We are building a better web presence. Visit our beta website to take part in a better experience which will replace the current site by the end of the year.
Violence and harassment at work is a complex and multi-dimensional issue that presents numerous challenges for ILO constituents. It has an impact not only on workers and employers, but also on their families, communities, economies and society as a whole. It involves multiple forms of physical and psychological violence that affect different groups of people in many different ways, depending on a number of factors such as gender, class, race and power relations.
From the onset, the experts who met in Geneva in October 2016 had to address these and other aspects that are at the roots of violence and harassment in the world of work. In doing so, the experts had wide-ranging discussions on the nature, causes, and action needed. Their conclusions evidence that violence and harassment can potentially affect anyone; it can be both “horizontal and vertical, from internal to external sources, in the public and private sector, or in the formal or informal economy”. However, circumstances such as working in contact with the public, with people in distress, in isolation, without labour rights, or in conflict zones, increase the risk of violence. In addition, some groups of people, such as women, migrants, under age workers, and others are more vulnerable to violence and harassment. The experts also identified forms to tackle the issue and suggested that an integrated approach that includes prevention, protection, and sanctions, will be needed.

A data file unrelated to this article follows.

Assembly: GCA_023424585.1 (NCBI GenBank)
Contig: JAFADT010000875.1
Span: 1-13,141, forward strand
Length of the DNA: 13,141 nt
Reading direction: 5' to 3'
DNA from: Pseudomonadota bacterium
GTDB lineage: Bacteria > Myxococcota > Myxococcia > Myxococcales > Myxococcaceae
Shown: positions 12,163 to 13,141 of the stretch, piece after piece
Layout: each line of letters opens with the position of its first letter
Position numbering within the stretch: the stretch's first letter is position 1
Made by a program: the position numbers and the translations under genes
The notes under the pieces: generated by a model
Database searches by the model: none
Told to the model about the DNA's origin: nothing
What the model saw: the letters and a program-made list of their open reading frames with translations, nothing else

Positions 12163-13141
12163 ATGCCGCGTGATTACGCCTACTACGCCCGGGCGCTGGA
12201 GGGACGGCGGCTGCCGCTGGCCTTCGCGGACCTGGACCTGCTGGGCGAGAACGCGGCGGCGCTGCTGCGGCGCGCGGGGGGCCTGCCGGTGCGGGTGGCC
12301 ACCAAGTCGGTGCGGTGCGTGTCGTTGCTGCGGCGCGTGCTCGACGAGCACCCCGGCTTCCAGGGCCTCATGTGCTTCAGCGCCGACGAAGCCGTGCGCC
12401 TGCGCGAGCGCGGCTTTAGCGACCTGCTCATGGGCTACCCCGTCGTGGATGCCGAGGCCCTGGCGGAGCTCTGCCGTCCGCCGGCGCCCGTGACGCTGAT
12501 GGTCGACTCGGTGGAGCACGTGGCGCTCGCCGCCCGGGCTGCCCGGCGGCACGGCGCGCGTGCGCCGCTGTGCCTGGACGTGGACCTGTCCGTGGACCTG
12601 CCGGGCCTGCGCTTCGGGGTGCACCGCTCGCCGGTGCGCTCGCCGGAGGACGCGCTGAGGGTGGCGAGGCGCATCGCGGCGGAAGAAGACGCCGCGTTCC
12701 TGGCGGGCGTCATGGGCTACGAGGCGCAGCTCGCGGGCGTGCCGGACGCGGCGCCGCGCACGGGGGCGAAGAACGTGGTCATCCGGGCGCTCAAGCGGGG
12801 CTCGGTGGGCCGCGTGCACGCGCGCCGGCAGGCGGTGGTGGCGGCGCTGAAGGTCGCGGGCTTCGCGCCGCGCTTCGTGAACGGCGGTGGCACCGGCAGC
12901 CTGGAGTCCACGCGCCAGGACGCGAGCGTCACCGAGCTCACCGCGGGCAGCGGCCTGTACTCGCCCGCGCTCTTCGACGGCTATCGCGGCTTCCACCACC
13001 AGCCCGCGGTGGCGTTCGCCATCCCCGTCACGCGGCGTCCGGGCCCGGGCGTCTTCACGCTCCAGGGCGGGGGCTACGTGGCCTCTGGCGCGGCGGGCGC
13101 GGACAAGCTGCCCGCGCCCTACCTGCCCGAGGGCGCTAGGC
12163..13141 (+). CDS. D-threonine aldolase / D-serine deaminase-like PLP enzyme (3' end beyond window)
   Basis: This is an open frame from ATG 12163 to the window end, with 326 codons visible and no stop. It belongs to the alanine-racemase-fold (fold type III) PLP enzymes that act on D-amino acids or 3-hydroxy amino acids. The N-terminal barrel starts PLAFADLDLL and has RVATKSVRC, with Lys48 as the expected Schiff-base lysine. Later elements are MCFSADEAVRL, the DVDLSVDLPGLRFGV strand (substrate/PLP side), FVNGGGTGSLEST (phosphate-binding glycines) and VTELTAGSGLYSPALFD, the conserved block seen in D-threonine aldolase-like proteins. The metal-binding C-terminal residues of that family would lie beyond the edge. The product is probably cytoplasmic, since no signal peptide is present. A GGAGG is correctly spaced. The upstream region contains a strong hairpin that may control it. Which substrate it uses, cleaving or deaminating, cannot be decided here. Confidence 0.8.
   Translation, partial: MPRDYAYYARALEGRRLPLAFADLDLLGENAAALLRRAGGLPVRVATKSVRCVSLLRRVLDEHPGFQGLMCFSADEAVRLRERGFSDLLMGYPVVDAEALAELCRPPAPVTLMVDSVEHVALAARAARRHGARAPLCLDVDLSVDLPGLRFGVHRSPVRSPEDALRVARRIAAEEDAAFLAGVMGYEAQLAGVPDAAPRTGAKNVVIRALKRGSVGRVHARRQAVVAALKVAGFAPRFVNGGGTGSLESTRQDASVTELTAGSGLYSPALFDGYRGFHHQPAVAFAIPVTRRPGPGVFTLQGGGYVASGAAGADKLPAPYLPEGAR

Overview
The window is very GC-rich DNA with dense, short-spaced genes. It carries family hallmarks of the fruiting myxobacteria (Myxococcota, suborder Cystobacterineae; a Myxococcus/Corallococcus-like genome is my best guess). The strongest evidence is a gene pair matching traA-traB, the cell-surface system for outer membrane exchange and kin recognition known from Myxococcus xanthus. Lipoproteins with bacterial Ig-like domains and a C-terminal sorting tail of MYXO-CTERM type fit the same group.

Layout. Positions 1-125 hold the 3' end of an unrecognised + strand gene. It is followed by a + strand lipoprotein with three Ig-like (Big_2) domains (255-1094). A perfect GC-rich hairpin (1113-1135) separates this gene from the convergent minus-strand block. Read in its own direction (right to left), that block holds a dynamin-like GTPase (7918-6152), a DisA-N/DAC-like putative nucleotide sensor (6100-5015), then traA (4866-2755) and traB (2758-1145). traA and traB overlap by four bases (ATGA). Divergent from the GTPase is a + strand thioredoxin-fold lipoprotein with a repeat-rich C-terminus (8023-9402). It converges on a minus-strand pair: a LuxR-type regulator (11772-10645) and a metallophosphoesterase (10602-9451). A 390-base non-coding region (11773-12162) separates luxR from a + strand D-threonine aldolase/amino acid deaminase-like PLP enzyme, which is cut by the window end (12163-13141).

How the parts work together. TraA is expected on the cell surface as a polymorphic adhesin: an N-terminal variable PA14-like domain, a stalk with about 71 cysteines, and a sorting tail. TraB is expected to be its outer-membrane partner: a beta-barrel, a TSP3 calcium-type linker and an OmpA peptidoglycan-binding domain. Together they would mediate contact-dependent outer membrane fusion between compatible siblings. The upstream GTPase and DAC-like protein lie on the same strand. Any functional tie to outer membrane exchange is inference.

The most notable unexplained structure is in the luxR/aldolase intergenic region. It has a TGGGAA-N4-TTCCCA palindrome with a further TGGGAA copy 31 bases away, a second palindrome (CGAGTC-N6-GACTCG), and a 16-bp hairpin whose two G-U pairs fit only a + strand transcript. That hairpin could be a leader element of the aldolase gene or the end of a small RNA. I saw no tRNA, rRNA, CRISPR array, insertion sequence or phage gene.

At its 328th session, the members of the ILO Governing Body endorsed the work and views of the experts and recognized that current ILO standards have limitations for addressing violence and harassment in the world of work. As a result, they all concurred that a new instrument that embraces a zero-tolerance principle is needed. Although it has a wide support from all the ILO constituents, there are some discrepancies in relation to the scope of the new instrument; whereas the workers would like to see the adoption of a Convention (a binding treaty open for ratification), the employers would rather adopt a Recommendation (non-binding guidelines).
The first discussion on the new instrument will take place at the 107th session of the International Labour Conference, in June 2018. An important aspect of the new standard will be the recognition that freedom of association and the right to collective bargaining are crucial for tackling violence and harassment in the world of work, specially gender-based violence, which is transversal and prevails in all the forms of violence and harassment.
The World Women's Committee of PSI (WOC), at its latest meeting of 22 November 2016, welcomed the decision and stressed the need of the international trade union movement to activate a global campaign to influence the member states of the ILO so that the standard takes the form of a binding international instrument.
Programme for the preparatory stages of the 1st discussion at the International Labour Conference:
International day for the Elimination of Violence against Women (#VAW):